More States Moving On From Pandemic

West Virginia, like much of the rest of the country, appears to be headed in the right direction on the pandemic. In most areas, the number of cases and hospitalizations are dropping as the omicron variant wanes.

Active cases in West Virginia are plummeting, down from over 12,359 last Friday to 7,589 as of Thursday’s DHHR report. Hospitalizations are still high—905 as of yesterday—but that is down from a pandemic peak of 1,094 a week ago.

Fifty-five percent of West Virginians five and older are fully vaccinated, but only one in five of that same age group has received their booster shots.

The state is approaching 6,000 deaths attributed to Covid. DHHR figures show that the vast majority of the people who have died as a result of Covid were not vaccinated.

The R-naught number, the measure of how quickly the virus spreads, is down to just below one, meaning each infection causes less than one new infection.  As long as the number stays below one or continues to drop, the virus spread is slowing.

Governor Jim Justice is hopeful, but cautious.  “Slowly but surely our numbers are getting a bit better,” Justice said at his briefing earlier this week.  “But I still feel that if you aren’t vaccinated, or if you are but you haven’t gotten your booster shot, you’re making a great big mistake.”

Meanwhile, Americans are growing increasingly restless about Covid restrictions, even as the Centers for Disease Control continues to recommend indoor mask wearing in places of “substantial or high transmission” of the virus.

As the AP reported, “State and local leaders, nevertheless, have announced plans to ease virus restrictions in the coming weeks as omicron cases fall, citing the protections offered by the vaccines as well as the increased availability of at-home testing kits and therapeutics for those who do catch the virus.”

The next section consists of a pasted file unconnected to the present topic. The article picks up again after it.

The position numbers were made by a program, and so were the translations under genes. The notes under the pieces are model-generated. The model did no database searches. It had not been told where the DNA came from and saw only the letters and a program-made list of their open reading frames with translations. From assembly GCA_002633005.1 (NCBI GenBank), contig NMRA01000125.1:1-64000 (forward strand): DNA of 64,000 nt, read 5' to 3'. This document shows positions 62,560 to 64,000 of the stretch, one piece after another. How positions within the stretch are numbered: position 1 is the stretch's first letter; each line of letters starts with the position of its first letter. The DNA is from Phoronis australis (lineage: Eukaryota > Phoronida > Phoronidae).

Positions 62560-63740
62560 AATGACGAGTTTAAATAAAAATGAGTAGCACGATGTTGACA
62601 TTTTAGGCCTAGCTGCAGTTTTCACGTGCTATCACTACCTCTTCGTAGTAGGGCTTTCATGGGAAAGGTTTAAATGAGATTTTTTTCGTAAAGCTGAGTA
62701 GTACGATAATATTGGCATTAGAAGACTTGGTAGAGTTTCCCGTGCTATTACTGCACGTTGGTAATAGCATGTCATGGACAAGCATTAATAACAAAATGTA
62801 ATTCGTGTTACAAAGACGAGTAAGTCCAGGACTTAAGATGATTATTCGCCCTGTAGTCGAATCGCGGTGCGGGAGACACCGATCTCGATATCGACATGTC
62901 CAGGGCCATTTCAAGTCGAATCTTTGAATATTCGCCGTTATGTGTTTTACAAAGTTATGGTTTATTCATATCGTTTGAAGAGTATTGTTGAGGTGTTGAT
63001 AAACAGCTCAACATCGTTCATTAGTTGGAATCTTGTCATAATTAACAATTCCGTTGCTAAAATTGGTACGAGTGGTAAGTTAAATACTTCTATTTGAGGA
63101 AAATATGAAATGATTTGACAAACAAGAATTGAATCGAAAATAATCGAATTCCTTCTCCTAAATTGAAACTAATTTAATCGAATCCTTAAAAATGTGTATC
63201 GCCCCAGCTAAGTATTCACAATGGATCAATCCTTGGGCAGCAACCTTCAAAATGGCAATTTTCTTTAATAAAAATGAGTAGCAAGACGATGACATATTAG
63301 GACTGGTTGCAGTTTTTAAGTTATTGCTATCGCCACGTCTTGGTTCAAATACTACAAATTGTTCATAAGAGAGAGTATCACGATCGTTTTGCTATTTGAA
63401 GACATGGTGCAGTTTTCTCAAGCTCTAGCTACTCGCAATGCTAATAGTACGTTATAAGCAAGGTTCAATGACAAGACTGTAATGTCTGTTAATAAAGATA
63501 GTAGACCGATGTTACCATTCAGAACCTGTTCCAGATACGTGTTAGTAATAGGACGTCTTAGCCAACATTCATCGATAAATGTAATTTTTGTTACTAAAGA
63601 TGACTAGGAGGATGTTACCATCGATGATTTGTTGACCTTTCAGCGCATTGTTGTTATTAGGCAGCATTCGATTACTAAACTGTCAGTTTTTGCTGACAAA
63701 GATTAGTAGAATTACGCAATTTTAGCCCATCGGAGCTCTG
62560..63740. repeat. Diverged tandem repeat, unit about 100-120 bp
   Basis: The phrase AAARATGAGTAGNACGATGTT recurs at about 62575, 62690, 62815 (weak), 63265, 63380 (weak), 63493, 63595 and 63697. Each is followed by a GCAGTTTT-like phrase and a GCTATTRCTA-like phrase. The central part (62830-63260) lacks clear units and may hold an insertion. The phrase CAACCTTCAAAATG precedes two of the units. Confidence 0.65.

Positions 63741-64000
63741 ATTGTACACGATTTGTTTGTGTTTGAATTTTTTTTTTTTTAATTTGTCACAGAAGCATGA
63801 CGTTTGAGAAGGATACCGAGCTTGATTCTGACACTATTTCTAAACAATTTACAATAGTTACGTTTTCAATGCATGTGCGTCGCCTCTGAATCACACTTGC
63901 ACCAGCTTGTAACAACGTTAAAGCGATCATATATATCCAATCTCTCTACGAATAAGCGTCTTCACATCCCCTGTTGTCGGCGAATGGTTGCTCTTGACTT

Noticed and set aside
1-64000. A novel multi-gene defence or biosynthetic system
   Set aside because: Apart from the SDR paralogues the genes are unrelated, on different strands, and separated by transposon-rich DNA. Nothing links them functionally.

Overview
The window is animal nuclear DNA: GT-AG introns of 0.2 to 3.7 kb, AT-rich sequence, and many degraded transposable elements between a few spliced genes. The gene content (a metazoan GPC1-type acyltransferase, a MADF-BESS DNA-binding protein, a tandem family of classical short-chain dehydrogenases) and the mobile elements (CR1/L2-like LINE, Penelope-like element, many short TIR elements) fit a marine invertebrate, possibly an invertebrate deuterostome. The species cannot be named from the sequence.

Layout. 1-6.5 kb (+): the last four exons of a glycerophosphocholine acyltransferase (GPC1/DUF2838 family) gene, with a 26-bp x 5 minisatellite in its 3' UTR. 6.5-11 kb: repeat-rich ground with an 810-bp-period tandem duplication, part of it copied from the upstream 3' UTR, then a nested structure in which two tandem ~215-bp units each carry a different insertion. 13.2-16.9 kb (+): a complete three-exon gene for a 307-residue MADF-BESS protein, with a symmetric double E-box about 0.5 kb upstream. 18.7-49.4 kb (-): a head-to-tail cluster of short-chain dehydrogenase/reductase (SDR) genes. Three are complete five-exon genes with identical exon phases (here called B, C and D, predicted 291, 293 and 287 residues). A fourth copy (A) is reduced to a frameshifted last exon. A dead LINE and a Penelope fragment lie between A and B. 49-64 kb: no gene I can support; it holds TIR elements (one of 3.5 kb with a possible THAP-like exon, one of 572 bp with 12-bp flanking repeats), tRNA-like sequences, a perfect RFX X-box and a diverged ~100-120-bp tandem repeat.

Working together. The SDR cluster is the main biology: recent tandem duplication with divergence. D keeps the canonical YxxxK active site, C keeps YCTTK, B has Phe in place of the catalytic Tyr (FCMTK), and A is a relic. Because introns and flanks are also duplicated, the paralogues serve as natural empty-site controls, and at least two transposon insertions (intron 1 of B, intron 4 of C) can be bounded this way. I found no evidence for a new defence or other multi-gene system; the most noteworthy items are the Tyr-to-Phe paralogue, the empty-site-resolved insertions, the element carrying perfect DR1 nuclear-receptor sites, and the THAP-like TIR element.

Elected officials, who pledged to follow the science, are also following the politics. Democratic governors who have generally been more supportive of pandemic restrictions are rapidly loosening the reins, acknowledging the frustrations of their constituents.

“A leader without followers is not very effective leadership, so somehow you have to strike the balance there to keep people following you,” said Delaware’s Democratic Governor John Carney as he announced an end to that state’s indoor mask mandate.

Politico reported, “Their pandemic pivot comes as they brace for a brutal November election in which the virus—and the culture war that has accompanied it—is shaping up to be the Democrats’ biggest blind spot.”

Those same governors are putting pressure on President Biden to retool his messaging. “Facing growing pressure to ease up on pandemic restrictions, the White House insisted Wednesday it is making plans for a less-disruptive phase of the national virus response,” the AP reported.

The virus still gets a say in all this. People are still going to get sick, and some will die.  Who knows if or when another variant will appear?  But the collective desire for a return to normalcy is powerful.  Covid prevention measures are only as effective as people’s willingness to follow them.





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